Hank Bauer’s bat cracked at the most opportune moment for the New York Yankees. Manager Casey Stengel praised Bauer, not because he broke a $3.65 bat but because the bat produced a bloop single that drove in two runs.
Speaking to reporters, Stengel expressed his pleasure.
“That Bauer was wonderful. I know he iced it with that homer later and I know that last one traveled about three times as far as the single in the fifth, but that single was the one that really did it for us.”
Why do modern sabermetricians think that only extra base hits win games?
Bauer explained that Milwaukee Braves’ right-hander Bob Rush had hit him on the fists with a fast ball, breaking his bat. The ball landed in short left field as Norm Siebern and Gil McDougald scored to give the Yankees a 2-0 lead.
Don Larsen shut out the Braves, Bauer drove in two more runs with a seventh inning home run and the Yankees now trailed the Braves, two games to one in the 1958 World Series.
It was a hard fought game that the Yankees had to win after dropping the first two games at Milwaukee. Warren Spahn pitched a complete game victory in the first game. Lew Burdette followed with a complete game win in the second game.
It would turn out that Bob Rush would be the only starter besides Spahn and Burdette that the Braves would use in the series.
No team has ever come back from a three games to none deficit to win the World Series. The Yankees had never beaten Burdette. Spahn was scheduled to start the fourth game against Whitey Ford, while Burdette and Turley would hook up for Game 5.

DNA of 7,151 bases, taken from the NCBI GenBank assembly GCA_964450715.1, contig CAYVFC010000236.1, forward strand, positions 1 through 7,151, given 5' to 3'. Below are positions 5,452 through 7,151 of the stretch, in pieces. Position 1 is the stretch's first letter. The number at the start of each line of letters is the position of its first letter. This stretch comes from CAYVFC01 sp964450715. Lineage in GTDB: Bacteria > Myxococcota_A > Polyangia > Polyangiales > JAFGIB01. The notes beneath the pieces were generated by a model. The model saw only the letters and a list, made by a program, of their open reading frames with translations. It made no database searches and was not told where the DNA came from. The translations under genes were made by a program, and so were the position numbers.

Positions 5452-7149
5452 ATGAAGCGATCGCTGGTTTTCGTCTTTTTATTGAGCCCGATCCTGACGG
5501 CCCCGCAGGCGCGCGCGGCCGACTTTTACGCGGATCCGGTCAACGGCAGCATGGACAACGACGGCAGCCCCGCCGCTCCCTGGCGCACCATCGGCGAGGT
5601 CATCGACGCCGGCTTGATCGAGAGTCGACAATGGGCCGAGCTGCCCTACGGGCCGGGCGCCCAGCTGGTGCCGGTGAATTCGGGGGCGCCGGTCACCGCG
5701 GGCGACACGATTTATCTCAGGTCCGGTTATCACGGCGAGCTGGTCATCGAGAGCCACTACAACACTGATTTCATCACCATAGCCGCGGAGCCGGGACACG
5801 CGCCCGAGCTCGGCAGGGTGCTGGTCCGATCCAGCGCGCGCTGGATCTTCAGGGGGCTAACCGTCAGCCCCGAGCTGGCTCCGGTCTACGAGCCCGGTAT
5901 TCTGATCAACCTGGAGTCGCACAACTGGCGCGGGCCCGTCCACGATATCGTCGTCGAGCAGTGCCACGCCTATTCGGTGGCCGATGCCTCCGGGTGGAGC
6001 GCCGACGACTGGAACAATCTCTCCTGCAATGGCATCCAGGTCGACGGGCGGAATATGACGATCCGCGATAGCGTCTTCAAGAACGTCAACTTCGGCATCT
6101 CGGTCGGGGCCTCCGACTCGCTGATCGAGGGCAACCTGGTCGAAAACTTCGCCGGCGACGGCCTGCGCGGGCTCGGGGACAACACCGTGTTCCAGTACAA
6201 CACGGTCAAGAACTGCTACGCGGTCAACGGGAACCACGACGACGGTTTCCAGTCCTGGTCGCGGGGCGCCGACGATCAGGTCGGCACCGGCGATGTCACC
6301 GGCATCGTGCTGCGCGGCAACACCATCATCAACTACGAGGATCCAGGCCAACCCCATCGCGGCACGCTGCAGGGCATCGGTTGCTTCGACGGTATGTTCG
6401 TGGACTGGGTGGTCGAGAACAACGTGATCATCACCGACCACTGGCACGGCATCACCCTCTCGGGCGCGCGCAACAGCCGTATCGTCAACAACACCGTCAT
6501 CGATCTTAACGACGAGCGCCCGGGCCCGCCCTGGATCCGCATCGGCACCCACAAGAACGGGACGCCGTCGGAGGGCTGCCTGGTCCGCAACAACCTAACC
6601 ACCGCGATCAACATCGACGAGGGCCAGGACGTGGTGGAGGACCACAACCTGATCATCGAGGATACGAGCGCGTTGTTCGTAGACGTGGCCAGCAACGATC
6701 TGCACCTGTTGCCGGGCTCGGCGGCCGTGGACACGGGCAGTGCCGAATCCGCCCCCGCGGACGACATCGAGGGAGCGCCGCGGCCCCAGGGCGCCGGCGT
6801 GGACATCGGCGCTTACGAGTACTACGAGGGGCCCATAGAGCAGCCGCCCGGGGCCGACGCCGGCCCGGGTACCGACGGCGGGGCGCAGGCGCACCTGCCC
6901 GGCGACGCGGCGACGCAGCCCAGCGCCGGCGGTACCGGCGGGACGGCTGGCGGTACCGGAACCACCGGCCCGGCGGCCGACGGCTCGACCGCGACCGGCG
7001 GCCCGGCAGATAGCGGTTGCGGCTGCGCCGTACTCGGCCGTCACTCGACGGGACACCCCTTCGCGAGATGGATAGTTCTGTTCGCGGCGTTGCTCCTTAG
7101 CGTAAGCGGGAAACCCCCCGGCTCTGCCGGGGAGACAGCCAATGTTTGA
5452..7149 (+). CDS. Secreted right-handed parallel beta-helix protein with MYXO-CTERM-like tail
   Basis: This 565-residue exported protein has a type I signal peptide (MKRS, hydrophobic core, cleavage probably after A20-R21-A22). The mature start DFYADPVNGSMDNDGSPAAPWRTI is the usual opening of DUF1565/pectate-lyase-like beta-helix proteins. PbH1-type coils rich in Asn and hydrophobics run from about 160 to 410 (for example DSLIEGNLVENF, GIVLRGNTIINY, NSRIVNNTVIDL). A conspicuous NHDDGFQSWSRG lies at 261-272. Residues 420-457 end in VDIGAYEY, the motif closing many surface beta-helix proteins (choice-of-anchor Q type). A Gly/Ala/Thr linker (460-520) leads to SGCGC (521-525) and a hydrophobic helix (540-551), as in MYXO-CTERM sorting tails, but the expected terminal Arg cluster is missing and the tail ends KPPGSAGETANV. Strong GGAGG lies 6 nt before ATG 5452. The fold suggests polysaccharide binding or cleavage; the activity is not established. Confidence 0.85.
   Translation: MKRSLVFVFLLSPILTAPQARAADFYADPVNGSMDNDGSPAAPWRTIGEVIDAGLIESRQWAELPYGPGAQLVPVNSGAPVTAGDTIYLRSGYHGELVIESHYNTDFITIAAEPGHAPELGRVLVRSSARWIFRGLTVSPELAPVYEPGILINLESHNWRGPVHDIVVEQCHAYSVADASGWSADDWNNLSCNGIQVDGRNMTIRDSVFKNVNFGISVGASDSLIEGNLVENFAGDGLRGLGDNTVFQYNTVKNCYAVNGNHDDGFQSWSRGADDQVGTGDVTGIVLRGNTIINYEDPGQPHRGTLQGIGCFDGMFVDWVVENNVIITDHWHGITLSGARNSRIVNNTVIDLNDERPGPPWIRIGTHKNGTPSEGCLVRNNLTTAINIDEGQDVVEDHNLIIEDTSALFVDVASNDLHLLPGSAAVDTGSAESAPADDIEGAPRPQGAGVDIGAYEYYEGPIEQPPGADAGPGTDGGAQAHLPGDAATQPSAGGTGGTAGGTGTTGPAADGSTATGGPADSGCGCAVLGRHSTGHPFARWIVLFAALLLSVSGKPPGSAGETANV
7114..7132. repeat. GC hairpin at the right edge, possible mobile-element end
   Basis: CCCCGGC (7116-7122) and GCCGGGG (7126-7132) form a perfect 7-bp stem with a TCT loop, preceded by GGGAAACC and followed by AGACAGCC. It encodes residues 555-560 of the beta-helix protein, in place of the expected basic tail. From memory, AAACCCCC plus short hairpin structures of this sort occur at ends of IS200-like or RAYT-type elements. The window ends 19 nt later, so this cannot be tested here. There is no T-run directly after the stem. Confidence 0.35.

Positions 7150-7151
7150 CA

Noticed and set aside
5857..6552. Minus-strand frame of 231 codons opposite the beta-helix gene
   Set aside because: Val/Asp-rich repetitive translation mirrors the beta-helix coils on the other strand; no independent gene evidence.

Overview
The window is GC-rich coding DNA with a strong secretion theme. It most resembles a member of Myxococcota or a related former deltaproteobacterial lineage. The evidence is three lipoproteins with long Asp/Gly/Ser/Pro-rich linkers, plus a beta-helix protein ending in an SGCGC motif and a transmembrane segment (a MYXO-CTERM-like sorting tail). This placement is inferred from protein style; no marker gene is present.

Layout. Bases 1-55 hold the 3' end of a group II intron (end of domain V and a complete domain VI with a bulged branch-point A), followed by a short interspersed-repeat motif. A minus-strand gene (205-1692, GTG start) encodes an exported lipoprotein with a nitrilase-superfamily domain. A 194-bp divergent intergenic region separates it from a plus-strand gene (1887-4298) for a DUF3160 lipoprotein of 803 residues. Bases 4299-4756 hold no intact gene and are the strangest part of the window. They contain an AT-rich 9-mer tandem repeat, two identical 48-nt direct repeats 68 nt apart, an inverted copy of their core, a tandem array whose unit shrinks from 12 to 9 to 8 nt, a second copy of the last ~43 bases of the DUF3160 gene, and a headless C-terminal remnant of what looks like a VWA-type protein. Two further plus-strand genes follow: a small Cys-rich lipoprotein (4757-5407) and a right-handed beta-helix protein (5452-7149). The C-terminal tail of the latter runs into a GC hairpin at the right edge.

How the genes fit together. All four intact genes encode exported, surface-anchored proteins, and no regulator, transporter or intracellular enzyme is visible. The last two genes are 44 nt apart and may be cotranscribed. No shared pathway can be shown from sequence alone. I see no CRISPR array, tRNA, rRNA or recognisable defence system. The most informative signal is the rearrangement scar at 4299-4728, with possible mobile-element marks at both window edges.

The 1958 New York Yankees were a never-say-die unit. Mickey Mantle, Moose Skowron, Elston Howard, Yogi Berra, Ford and especially Bauer never gave in and the never gave up.
Hank Bauer was used to being a hero even before he joined the Yankees.
He was a hero in WWII. He was with the Fourth Marine Regiment , Sixth Division, stationed at Okinawa. His outfit suffered 110 percent casualties, either killed or wounded.
Bauer was hit in his left thigh by flying shrapnel. He spent two weeks in the hospital and was finished fighting, at least in WWII.
Many of the Yankees of the 1950s and 1960s championship teams have been forgotten, in part because Joe DiMaggio, Mickey Mantle, Yogi Berra, Whitey Ford and Elston Howard were such great players. But the Yankees would never have won so many World Series without Gil McDougald, Moose Skowron, Gene Woodling, Allie Reynolds, Vic Raschi, Eddie Lopat, Ryne Duren and especially Henry Albert Bauer.
By, L. E. (1958, Oct 05). Bauer’s broken-bat single proves luckiest ‘break’ for yankees in series. New York Times (1923-Current File), pp. S2. Retrieved from http://search.proquest.com/docview/114519895?accountid=46260
Ex-marine plays a familiar role. (1958, Oct 05). New York Times (1923-Current File), pp. S2. Retrieved from http://search.proquest.com/docview/114525622?accountid=46260